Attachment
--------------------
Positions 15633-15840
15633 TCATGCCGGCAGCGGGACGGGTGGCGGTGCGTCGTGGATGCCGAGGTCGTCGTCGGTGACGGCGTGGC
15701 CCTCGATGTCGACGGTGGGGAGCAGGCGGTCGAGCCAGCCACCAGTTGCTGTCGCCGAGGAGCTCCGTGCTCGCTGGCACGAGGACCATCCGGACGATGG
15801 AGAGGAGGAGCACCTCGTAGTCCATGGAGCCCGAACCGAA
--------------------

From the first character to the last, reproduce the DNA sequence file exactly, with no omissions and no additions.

Positions 15633-15840
15633 TCATGCCGGCAGCGGGACGGGTGGCGGTGCGTCGTGGATGCCGAGGTCGTCGTCGGTGACGGCGTGGC
15701 CCTCGATGTCGACGGTGGGGAGCAGGCGGTCGAGCCAGCCACCAGTTGCTGTCGCCGAGGAGCTCCGTGCTCGCTGGCACGAGGACCATCCGGACGATGG
15801 AGAGGAGGAGCACCTCGTAGTCCATGGAGCCCGAACCGAA